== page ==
Route 7 Review
Issue # 2015
The day of their anniversary
was one part sunshine and three parts rain.
She had, at most, a fifth of the love for him
she’d had when she’d walked down the aisle,
divided evenly between her guests and his.
No—she’d had a third more people.
Two of her ex-boyfriends had watched her speak her vows.
Sometimes she thought she would have been twice
as better off with either one of them.
It was unwise, he thought, to marry
someone whose family had ten times
more money than his.
Summers when he was growing up,
his family used to drive
to Myrtle Beach from Muncie,
spending the night half way, more or less, at a Motel 6
outside of Charleston, West Virginia.
Meanwhile, she and her family vacationed
in the South of France.
She married him knowing he would earn
one-fourth of what her two ex-boyfriends made
She told him it didn’t matter. You couldn’t put a price
But love was only part of the equation.
It might have twice the value of money,
but it wasn’t one hundred percent of what
made a relationship work.
Long-term compatibility, which consisted
of various components—at least three thirty-firsts
of which was politics—
was crucial, at least as crucial as love.
And the way he dressed—the way he literally wore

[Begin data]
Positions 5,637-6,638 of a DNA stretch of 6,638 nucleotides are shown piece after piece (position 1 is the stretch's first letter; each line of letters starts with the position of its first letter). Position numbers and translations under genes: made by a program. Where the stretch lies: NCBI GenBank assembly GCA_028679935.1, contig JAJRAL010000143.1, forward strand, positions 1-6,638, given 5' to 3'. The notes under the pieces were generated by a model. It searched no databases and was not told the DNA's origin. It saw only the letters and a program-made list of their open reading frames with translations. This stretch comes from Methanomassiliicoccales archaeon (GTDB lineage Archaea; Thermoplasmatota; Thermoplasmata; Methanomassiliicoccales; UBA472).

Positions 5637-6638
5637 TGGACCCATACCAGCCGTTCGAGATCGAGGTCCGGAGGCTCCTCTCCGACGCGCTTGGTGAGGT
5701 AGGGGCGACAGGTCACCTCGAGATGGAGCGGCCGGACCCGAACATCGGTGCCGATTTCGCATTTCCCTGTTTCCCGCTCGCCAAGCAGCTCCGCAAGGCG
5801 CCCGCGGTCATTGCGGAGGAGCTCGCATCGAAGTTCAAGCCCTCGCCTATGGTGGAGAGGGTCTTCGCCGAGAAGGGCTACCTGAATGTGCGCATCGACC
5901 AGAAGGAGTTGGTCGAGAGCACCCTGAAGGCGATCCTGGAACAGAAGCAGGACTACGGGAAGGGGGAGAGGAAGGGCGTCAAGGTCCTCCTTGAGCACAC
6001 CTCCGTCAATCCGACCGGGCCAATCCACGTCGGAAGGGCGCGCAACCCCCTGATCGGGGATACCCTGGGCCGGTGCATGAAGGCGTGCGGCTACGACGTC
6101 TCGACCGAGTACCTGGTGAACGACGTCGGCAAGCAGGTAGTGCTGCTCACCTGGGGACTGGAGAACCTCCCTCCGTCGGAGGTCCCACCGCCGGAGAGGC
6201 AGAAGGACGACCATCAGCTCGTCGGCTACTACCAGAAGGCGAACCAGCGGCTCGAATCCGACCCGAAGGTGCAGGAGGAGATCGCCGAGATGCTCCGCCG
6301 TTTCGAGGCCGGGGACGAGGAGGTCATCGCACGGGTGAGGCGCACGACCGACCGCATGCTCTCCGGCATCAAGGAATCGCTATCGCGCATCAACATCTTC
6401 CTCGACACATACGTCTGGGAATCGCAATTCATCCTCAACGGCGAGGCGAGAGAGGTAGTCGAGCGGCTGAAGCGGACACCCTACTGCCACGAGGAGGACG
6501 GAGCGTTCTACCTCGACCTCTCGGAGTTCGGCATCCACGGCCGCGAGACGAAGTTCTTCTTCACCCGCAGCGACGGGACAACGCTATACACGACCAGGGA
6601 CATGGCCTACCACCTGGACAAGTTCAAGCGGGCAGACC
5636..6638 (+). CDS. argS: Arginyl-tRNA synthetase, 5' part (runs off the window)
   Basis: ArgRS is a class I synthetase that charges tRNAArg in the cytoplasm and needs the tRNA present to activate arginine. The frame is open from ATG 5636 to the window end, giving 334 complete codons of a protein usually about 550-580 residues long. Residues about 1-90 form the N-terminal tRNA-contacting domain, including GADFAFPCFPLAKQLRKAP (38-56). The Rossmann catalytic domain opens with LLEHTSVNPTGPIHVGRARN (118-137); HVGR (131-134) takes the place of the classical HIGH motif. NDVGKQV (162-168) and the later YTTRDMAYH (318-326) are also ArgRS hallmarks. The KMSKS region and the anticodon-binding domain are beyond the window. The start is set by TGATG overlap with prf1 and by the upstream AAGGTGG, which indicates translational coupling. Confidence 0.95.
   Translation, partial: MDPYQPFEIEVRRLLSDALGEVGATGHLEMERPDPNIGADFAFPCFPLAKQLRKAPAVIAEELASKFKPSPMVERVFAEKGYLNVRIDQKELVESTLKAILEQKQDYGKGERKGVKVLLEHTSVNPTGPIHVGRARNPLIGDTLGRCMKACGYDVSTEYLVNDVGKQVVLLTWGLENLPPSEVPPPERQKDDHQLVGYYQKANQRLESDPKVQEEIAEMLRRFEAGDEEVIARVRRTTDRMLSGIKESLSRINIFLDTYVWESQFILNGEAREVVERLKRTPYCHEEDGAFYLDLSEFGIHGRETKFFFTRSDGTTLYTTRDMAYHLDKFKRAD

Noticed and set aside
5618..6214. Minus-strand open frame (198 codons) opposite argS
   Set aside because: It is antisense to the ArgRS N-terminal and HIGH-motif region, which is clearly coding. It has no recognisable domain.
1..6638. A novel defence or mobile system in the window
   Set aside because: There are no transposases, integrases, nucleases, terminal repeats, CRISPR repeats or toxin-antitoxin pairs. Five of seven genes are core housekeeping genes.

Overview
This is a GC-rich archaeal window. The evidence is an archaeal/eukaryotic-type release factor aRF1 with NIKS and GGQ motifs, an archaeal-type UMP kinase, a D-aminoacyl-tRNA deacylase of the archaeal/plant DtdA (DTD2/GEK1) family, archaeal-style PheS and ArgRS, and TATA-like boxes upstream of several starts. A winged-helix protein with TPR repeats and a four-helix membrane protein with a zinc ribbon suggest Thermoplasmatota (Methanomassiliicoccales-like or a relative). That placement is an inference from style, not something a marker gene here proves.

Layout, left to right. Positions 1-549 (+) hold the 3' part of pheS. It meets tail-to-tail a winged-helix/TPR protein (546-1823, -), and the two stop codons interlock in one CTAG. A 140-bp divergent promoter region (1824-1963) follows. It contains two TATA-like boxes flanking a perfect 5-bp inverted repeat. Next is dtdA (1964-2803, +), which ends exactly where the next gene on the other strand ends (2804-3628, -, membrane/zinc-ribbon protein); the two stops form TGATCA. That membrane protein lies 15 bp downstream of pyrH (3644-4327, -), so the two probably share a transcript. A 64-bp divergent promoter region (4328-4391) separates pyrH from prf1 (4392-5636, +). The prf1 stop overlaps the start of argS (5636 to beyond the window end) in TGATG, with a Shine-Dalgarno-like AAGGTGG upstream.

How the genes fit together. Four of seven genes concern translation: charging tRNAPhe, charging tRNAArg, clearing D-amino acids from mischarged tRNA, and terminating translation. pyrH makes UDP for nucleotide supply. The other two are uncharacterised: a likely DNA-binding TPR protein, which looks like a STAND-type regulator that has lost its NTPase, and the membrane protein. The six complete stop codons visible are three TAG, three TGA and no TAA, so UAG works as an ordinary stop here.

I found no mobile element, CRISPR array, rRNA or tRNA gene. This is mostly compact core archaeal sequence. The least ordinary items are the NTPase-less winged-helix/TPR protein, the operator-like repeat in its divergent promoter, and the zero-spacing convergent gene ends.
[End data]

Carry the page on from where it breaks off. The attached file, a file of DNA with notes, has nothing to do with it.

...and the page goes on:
his proletariat, power-to-the-people philosophy
on his patched-up sleeves,
was at least one-sixteenth of the problem.
One of her childhood friends, when she met him,
thought he’d come to fix the toilet.
“He’s cute,” she said after blushing over her faux paux,
“in a half-Soviet gulag, half-grunge rock
sort of way.”
He’d thought about spending half a year’s salary
on her anniversary gift,
but instead he’d bought her flowers—thirty dollars—
only a fifth of what he had in his wallet
because he figured it didn’t matter anymore;
she’d made up her mind,
and he’d need a miracle and a half
to convince her to stay.
He used to wonder at her expressions,
how, Janus-like, her face
could hold two opposite emotions at once.
and, so often when they made love now,
Today he might have read a fraction of regret in her face
if he hadn’t found it too painful
to look at her.
He’d been married before. It had lasted three years.
After this, he’d be oh-for-two. His wife was an accountant,
but he didn’t need her to do the math.
They’d done it together,
and after exactly five years—
one-fifteenth of his projected lifespan—
it added up to nothing.
Mark Brazaitis is the author of six books of fiction, including The River of Lost Voices: Stories from Guatemala, winner of the 1998 Iowa Short Fiction Award, The Incurables: Stories, winner of the 2012 Richard Sullivan Prize and the 2013 Devil’s Kitchen Reading Award in Prose, and Julia & Rodrigo, winner of the 2012 Gival Press Novel Award. His latest book, Truth Poker: Stories, won the 2014 Autumn House Press Fiction Competition. His book of poems, The Other Language, won the 2008 ABZ Poetry Prize.
Brazaitis’ writing has been featured on the Diane Rehm Show as well as on public radio in Cleveland, Iowa City, New York City, and Pittsburgh. A former Peace Corps Volunteer and technical trainer, he is a professor of English and the director of the West Virginia Writers’ Workshop at West Virginia University.